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Relativity and light

  1. Jul 27, 2011 #1
    If you are traveling at the speed of light and you were to shine a light the observer wouldn't observe twice the speed of light? Please explain this phenomena to me
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  3. Jul 27, 2011 #2


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    The phrase 'travelling at the speed of light' on it's own doesn't mean much, because ( according to Newton) one cannot distinguish 'rest' from a state of uniform motion. It is only meaningful to talk about the relative velocities of objects.

    So it's customary to talk about two observers, who have a relative velocity. So each one sees the other approaching or departing.

    Given this situation, neither will see the other have a relative velocity equal to the velocity of light (c). This is because the rule for addition of velocities precludes this.

    Another postulate of relativity states that all observers see light travelling at the same speed. If either observer emits light, it will be seen by both to be travelling at c m/s.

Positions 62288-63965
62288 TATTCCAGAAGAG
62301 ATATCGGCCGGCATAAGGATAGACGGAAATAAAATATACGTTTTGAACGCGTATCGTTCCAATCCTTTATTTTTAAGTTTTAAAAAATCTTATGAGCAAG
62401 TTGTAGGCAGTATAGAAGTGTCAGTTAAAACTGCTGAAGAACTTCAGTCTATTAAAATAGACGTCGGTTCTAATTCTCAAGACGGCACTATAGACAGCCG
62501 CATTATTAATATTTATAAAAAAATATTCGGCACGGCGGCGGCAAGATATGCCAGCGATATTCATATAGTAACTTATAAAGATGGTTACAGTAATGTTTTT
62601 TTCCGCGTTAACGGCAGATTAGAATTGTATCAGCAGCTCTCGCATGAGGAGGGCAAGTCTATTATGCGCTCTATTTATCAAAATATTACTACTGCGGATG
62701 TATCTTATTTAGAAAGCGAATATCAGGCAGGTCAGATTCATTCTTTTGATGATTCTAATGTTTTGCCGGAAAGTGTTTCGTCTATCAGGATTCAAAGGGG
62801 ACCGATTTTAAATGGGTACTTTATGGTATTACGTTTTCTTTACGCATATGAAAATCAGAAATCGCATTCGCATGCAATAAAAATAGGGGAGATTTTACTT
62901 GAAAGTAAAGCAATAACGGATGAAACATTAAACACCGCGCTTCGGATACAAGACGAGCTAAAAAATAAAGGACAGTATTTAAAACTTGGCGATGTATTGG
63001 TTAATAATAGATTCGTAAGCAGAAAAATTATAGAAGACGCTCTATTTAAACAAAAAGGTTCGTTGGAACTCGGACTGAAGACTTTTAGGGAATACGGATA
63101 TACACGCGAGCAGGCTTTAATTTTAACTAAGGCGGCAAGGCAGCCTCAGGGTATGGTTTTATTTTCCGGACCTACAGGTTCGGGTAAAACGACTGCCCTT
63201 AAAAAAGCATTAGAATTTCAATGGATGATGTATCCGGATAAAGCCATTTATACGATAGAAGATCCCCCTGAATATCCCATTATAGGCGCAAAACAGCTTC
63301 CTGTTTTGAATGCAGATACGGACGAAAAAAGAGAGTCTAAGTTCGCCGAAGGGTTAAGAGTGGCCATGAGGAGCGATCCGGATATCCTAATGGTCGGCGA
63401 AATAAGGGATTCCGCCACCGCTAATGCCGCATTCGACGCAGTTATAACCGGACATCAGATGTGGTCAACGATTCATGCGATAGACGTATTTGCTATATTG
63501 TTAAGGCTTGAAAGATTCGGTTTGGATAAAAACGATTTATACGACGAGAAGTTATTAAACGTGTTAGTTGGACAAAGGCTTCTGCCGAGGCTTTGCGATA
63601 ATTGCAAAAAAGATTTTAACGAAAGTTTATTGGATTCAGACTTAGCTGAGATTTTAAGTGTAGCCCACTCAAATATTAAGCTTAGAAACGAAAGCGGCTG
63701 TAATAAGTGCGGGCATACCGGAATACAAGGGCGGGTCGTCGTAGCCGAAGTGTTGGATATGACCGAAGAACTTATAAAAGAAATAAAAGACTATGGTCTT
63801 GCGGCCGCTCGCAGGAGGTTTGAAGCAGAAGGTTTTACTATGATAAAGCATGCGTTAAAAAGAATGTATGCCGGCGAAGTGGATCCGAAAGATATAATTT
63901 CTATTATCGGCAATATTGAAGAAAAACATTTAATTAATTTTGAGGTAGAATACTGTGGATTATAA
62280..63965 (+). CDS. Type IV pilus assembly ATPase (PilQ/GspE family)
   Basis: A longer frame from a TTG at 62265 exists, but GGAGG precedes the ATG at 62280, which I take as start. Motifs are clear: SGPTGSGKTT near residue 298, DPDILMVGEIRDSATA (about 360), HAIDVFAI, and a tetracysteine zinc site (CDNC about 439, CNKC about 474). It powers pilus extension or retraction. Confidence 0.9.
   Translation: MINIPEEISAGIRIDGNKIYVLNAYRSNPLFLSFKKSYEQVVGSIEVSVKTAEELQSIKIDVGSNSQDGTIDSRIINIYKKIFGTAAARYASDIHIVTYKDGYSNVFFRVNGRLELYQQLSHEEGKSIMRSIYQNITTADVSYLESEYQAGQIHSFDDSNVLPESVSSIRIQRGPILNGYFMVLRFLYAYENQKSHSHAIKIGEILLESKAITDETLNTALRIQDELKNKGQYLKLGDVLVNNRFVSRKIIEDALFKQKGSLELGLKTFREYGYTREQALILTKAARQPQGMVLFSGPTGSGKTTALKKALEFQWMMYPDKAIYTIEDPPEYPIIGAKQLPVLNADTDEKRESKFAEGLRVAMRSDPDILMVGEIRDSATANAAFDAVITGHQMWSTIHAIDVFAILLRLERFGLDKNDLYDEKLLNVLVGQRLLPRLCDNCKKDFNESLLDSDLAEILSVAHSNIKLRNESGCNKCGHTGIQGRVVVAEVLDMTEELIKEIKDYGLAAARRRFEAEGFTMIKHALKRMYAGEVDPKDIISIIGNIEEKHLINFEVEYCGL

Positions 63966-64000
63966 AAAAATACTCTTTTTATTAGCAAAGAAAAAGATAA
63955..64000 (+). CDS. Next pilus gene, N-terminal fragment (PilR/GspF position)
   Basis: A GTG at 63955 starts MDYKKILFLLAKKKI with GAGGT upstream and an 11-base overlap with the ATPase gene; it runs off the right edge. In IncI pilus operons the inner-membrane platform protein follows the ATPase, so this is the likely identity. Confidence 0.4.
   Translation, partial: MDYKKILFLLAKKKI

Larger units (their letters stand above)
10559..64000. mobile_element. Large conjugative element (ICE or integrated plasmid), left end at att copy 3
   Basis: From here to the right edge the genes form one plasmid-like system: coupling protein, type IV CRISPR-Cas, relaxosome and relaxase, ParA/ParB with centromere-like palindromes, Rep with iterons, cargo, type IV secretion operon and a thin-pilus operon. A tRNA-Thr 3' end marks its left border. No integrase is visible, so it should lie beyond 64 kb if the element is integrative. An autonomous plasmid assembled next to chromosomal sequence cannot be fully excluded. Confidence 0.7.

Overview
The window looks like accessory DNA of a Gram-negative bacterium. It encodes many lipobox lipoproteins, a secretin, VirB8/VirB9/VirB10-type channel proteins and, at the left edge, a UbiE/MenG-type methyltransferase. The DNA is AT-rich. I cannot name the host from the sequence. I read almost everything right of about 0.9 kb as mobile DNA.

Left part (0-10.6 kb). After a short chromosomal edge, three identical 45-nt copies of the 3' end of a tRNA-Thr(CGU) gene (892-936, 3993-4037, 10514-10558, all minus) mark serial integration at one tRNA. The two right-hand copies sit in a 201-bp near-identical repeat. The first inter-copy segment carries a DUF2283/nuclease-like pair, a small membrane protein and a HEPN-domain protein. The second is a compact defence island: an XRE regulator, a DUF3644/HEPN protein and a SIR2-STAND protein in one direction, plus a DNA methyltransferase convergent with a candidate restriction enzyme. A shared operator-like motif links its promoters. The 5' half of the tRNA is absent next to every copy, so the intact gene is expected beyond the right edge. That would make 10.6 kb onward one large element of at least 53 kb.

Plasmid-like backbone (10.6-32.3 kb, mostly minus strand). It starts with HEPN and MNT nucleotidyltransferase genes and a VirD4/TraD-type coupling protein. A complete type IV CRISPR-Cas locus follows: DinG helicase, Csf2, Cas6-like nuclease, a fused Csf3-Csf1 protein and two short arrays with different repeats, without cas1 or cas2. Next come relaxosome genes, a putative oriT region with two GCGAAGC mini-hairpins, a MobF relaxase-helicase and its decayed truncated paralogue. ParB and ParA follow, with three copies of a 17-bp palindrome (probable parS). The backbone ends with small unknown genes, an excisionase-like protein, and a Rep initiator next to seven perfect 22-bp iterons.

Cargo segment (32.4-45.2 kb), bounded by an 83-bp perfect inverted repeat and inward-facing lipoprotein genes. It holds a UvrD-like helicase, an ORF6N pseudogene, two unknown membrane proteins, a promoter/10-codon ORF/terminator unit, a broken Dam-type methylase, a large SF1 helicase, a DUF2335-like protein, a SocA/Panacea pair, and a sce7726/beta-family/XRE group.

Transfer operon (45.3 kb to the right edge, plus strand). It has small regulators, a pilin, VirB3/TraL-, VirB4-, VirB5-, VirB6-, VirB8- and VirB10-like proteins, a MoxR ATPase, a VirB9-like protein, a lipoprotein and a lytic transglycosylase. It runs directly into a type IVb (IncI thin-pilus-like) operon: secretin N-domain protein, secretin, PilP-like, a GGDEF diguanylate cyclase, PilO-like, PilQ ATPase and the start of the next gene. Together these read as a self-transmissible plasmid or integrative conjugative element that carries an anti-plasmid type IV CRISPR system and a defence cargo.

This is counter-intuitive but that's what SR tells us.
  4. Jul 28, 2011 #3


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    If person A is traveling at speed [itex]v_A[/itex] relative to you and throws object B directly away from you at speed [itex]v_B[/itex] relative to himself, that object will have speed, relative to you,
    [tex]\frac{v_A+ v_B}{1+ \frac{v_Av_B}{c^2}}[/tex]

    Note that, whatever [itex]v_A[/itex] is, if [itex]v_B= c[/itex], that will give
    [tex]\frac{v_A+ c}{1+ \frac{v_A}{c}}[/tex]
    multiplying both numerator and denominator by c, we have
    [tex]\frac{c(v_A+ c)}{c+ v_A}= c[/tex]

    So no matter how fast A is moving relative to you, if he shines a light ahead of himself, it will have speed c relative to both of you.
  5. Jul 28, 2011 #4
    Very nice that's the explanation i was looking for.
  6. Jul 28, 2011 #5


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